Some people are born great. On some greatness is thrust. But the real great are those who achieve greatness by hard work, by using their mind for creative positive thinking or by serving the nation. One hardly knew that Mokshagundam Visveswaraya, born at Muddenhalli in Mysore State in the family of an ordinary Ayurveda Physician would one day be the pride not simply of the South but of the whole nation. He was not born great, nor was greatness thrust upon him. Born on September 15, 1861 he lost his father when he was only fourteen. He rose from strength to strength to be the sixth Bharat Ratna in 1955. He is one of the twenty six bright stars on the national horizon, rather one of the six dazzling suns who received the highest national award not for being political figures but for devoting their lives to the constructive works-the pillars on which the nation stands.

The bright chap graduated from Central College, Bangalore staying with his uncle but meeting his expenses through tuitions. He was so bright that the Principal would ask him to teach Mathematics to the students in the class. With all this labour, walking 15 kilometers a day Visveswaraya secured distinction in his degree examination that secured him a scholarship from the Mysore State government to join Science College, Pune. Topping the list of successful candidates in Civil engineering he joined Mumbai Public Works Department in 1884 as assistant engineer. He decided to work honestly to improve the standard of living of the people. Visveswaraya completed some challenging projects as a Civil Engineer. Undertaking two well known projects of supplying drinking water to Sukkur in Sindh and Aden in South Yemen from dirty beds of Indus and sandy channels he earned the title of Kaiser-e-Hind from the British Government. He showed his ingenuity in building automatic sluice gates at the Khadakvasla dam and in bringing relief to poor peasants by building a number of canals and dams. As he was not promoted to the post of Chief Engineer, a post reserved for Britishers, he resigned in 1908.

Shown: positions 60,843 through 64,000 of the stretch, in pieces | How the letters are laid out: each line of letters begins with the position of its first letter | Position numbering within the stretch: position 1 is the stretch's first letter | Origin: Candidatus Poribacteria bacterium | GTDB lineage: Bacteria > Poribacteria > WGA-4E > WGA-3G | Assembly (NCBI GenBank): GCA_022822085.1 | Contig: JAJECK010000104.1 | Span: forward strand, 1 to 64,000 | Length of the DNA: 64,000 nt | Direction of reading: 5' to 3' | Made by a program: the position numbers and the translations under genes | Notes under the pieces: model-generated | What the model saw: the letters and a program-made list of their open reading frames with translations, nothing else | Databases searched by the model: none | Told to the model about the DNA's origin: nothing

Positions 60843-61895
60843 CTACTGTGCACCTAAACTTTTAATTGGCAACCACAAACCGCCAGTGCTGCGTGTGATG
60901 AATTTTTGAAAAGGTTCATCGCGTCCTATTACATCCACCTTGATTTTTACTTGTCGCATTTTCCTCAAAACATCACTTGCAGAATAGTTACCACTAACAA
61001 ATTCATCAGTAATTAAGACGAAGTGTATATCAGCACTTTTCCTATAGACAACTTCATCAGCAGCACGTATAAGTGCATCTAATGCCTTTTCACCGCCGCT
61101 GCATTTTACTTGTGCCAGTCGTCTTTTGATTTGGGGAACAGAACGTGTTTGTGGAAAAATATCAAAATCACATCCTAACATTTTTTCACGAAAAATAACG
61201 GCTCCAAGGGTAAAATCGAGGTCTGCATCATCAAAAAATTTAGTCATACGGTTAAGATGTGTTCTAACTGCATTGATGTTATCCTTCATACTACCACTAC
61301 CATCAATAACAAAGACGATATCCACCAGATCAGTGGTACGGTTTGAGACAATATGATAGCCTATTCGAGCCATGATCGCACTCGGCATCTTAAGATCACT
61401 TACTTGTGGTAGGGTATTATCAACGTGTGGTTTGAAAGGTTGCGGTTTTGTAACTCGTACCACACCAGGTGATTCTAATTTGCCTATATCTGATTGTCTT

As Chief Engineer of Mysore State he completed the Kannambadi or the Krishna raja Sagar dam in Mysore city, harnessing the waters of Kaveri River. It was the biggest dam in India completed in 1932. It stores 48,000 cubic feet of water and generates 60,000 Kw. of electricity. None, who visits Mysore, can forget the beautiful Vrindavan gardens and its musical fountain through which runs a rivulet from the dam to meet the river again.

He became Dewan (Prime Minister) of Mysore State in 1912. He worked with great dedication and gave push to democratic trends in the state. Public opinion was given importance. Not caring even for the British Resident he gave full freedom to the Press. At 58 he resigned. But by 1918 he had already gifted a number of organizations and projects to the State including Bank of Mysore, Malnad Improvement Scheme, Mysore University and plans for Bhadrawathi Iron Works and power station at Jog.

The latter achievements of the ex-Dewan were efforts for Hindustan Aircraft Plant in Bangalore and Vizag shipyard. But he played the role of a constructive advisor to the government of India. The old man lived for his ideals and worked to the last moment of his life. His idea was to ‘work out than rust out’. M. S. Aney paid a tribute to the great soul – ‘Duty before comfort is the ideal of Visveswaraya. His quest for knowledge, his great patriotism, his attitude to work, his love for the poor and his secret of good health would inspire the coming generations for ever’.